Energy

Energy refers to the electricity and natural gas delivered to the Columbia community. Emissions associated with energy use account for 70% of Columbia’s total greenhouse gas emissions. Reducing that consumption and increasing the renewable energy goals voters approved in 2004 present great opportunities to both reduce greenhouse gas emissions (GHGs) and enhance our resilience.


The CAAP process identified these two energy sector goals:


    1. Increase generation and use of renewable energy sources, including on-site solar and energy storage.
    2. Improve energy resilience and demand management.

Energy Use

Community Energy Use

Energy is a critical resource that we rely on to go about our daily activities, especially for heating and cooling our homes. By burning these fuels, we are contributing to climate change and polluting our air and water resources. Through continuing to increase our use of renewable energy and improving the efficiency of our homes and businesses, Columbia can reduce its overall community energy use, reduce GHG emissions and become more sustainable. The majority of our energy use and related emissions come from electricity produced by coal and natural gas fired power plants. A much smaller portion of these emissions come from the use of natural gas for water and space heating. Clean, carbon neutral energy sources of electricity for Columbia are critical to meeting the CAAP’s Energy Sector goals.

UNIT
Energy from different sources is measured in different ways—electricity is measured in kWh, natural gas in therms, oil in gallons. We can convert these different measures into a common measure—million British Thermal Units (MMBTU)—to better understand and compare total energy use.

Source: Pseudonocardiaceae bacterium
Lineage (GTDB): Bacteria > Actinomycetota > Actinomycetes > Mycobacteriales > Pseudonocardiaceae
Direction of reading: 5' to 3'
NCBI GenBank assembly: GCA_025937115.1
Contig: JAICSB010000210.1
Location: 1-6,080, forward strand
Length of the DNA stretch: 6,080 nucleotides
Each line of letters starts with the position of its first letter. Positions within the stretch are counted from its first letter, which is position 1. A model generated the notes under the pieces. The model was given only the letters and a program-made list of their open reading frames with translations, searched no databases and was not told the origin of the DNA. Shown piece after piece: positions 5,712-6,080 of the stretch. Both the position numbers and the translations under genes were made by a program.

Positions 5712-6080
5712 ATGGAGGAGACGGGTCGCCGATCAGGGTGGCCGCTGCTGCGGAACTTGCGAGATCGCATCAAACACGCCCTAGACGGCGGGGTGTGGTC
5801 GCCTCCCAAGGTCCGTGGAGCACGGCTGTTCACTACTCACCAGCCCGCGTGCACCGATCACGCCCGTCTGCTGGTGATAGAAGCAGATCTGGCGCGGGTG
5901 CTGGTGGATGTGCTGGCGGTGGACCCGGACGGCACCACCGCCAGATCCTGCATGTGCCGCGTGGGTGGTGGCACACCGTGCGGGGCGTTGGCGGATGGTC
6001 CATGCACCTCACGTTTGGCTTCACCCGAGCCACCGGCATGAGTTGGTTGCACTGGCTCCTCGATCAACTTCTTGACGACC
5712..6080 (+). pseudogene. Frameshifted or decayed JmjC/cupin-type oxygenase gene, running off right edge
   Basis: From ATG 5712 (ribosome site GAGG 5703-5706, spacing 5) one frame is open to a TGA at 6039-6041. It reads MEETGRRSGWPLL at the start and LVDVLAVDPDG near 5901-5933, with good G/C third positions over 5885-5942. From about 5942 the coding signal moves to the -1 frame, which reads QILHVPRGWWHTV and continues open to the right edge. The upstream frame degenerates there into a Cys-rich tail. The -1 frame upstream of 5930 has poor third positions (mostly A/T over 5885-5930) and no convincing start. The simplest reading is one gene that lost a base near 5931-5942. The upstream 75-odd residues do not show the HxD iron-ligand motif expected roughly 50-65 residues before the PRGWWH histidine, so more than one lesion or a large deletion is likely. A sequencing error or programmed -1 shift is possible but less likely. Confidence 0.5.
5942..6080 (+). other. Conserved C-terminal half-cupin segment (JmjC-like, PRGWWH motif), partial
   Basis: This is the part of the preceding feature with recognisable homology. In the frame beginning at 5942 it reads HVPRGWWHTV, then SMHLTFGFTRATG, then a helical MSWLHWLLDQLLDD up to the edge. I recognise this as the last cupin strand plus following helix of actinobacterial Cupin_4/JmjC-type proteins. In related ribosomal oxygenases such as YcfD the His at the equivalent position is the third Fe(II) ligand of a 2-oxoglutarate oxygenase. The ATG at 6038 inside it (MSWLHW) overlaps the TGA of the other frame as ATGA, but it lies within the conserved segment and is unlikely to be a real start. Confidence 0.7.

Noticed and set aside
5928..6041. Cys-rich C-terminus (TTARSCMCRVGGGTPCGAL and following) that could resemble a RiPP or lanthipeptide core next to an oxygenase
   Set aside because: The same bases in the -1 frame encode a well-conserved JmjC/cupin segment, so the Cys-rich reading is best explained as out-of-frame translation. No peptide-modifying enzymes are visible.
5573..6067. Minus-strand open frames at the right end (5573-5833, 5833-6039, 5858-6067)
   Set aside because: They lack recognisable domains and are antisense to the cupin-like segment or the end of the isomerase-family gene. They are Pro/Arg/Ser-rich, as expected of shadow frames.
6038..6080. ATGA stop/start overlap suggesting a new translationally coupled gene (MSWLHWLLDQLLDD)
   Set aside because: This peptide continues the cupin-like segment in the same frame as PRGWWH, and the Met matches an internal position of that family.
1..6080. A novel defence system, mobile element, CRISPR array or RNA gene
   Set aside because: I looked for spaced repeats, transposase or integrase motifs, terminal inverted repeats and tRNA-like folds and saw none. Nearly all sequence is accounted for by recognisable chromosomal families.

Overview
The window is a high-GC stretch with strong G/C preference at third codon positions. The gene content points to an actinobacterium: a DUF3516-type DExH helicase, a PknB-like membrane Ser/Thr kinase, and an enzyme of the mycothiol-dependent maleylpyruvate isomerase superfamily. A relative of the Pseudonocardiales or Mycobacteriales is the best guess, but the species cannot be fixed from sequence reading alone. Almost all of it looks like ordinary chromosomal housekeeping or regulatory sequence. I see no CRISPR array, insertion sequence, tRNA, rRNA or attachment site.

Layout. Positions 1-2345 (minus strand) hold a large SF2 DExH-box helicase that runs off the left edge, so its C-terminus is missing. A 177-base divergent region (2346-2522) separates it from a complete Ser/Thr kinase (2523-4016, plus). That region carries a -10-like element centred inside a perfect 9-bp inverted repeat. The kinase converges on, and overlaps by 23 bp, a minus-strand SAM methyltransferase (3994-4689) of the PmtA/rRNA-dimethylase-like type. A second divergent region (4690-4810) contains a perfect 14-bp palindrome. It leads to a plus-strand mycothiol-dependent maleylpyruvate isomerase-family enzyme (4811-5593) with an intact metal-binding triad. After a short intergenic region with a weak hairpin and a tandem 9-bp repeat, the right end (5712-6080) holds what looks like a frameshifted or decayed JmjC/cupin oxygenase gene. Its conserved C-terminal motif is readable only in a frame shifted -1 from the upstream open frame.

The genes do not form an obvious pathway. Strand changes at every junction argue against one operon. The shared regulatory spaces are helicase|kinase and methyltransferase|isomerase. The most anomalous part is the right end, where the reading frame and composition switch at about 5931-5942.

MMBTUMillion British Thermal Units

  

ResidentialResidentialOur

Energy Use

Energy Use By Sector

In 2015, 43% of Columbia's natural gas and electricity consumption was used in our homes. Our commercial businesses used 40% and industry used 17%. Download the data for this chart

   

Energy Use

Municipal Energy Use

Municipal energy use measures the energy used to power, heat and cool City-owned facilities, light the streets, and treat and pump water and wastewater. Columbia has a goal to reduce GHG emissions associated with City operations by 50% below 2015 baseline by 2035 and 100% by 2050. Improving energy efficiency of our buildings and increasing on-site renewable energy actions are ways we can meet these goals.

UNIT
Energy from different sources is measured in different ways—electricity is measured in kWh, natural gas in therms, oil in gallons. We can convert these different measures into a common measure—million British Thermal Units (MMBTU)—to better understand and compare total energy use.
MMBTUMillion British Thermal Units

 

  

Renewable Energy

Clean Energy For All

Renewable energy sources are those which naturally replenish in a short time. The most common are solar and wind. Using these “clean” energy resources, as opposed to coal and oil, does not result in an increase in GHGs in the atmosphere. Columbia has already taken several steps toward meeting its energy goals, including adopting a Renewable Energy Ordinance that requires an increasing percentage of electricity to be generated with renewable sources.

UNIT
We track renewable energy by measuring the percent of electricity used that is supplied by renewable energy resources vs. fossil fuel-based sources.
% REPercent of Renewable Energy

  

Renewable Energy